Health: Lauterbach: Health insurance contributions will have to increase in 2024

Federal Minister of Health Karl Lauterbach expects contributions to increase slightly in view of the billions in deficit in statutory health insurance.

Health: Lauterbach: Health insurance contributions will have to increase in 2024

Federal Minister of Health Karl Lauterbach expects contributions to increase slightly in view of the billions in deficit in statutory health insurance. "Finance Minister Christian Lindner has made it clear that the tax subsidies for statutory health insurance cannot be increased," Lauterbach told the editorial network Germany (RND/Tuesday). "With me there will be no cuts in benefits. The contribution rate to statutory health insurance will therefore have to rise slightly again next year."

After secured finances in 2023, the statutory health insurance companies expect another deficit next year. The central association expects a gap of between 3.5 billion and 7 billion euros. Without countermeasures, this would result in an increase in the average additional contribution of 0.2 to 0.4 percentage points.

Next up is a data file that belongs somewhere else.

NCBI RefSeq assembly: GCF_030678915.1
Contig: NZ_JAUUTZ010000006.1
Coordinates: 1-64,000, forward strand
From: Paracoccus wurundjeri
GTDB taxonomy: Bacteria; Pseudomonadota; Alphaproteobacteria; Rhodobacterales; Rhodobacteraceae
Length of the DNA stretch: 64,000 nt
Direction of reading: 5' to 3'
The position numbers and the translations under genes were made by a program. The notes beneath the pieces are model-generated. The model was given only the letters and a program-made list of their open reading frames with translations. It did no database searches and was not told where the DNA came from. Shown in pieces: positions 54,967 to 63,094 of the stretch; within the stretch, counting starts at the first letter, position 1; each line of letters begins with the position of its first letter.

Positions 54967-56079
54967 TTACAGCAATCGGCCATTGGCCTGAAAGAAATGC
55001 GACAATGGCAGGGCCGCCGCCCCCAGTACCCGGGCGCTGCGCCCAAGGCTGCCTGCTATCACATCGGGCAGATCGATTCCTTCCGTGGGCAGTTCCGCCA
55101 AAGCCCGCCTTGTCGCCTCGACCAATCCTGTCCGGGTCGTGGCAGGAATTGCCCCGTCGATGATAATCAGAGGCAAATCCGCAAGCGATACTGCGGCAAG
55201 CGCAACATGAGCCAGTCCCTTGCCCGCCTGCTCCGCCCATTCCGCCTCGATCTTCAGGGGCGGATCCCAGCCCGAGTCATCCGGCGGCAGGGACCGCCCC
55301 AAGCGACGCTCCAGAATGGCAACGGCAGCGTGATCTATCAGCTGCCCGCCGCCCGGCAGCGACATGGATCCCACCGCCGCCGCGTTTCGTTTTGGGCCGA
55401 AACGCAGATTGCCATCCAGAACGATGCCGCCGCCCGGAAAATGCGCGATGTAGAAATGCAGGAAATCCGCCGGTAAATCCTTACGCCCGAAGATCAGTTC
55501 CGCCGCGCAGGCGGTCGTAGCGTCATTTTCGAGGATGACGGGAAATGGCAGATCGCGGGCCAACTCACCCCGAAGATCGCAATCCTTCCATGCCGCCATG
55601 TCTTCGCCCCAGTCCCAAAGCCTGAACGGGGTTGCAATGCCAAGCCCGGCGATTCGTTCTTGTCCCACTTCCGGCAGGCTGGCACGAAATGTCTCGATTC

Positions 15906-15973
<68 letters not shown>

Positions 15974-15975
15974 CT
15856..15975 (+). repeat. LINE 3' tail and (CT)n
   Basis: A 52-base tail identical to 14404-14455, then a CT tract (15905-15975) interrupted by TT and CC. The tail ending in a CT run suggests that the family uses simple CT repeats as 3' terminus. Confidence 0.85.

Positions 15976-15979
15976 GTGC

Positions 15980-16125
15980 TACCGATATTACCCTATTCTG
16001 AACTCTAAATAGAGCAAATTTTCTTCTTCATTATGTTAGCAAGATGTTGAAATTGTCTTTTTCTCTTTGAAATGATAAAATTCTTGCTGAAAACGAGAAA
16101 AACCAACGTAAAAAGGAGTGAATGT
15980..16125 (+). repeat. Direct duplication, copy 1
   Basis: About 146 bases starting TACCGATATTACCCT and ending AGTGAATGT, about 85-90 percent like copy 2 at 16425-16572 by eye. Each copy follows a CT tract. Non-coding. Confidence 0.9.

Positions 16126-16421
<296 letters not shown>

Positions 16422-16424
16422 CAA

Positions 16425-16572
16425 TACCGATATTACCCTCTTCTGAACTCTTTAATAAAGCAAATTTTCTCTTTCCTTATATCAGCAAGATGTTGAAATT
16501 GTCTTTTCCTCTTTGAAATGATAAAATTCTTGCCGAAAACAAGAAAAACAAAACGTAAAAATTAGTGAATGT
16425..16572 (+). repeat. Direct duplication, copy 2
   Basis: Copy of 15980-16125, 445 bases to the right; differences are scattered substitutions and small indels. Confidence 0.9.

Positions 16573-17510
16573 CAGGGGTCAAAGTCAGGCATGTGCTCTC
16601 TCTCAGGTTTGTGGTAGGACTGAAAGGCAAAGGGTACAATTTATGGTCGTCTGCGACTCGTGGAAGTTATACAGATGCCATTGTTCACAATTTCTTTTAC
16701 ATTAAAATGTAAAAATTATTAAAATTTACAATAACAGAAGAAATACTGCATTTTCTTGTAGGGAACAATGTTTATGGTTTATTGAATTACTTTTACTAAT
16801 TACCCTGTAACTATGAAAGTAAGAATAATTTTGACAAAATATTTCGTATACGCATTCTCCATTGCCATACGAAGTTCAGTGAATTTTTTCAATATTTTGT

Deficit - but not that high

He does not assume that the deficit will be 7 billion euros, said Lauterbach. "Nevertheless, there will probably be a deficit." He rejected calls for an increase in the contribution assessment ceiling. An employee's income is subject to contributions up to the contribution assessment limit; everything above this is non-contributory. This year the value is 59,850 euros per year (4987.50 euros per month).

A minus of 17 billion euros was actually expected for this year, but the government had counteracted this with a financial package with various measures last autumn. The officially expected average additional contribution rate had been raised from 1.3 to 1.6 percent. The additional contributions are on top of the general contribution rate of 14.6 percent of income, which employer and employee share. Ultimately, each fund can set the additional contribution itself, depending on their financial situation.

Last year, the 96 health insurance companies reported a surplus of around 451 million euros. But even then, spending had already risen by 4.4 percent.

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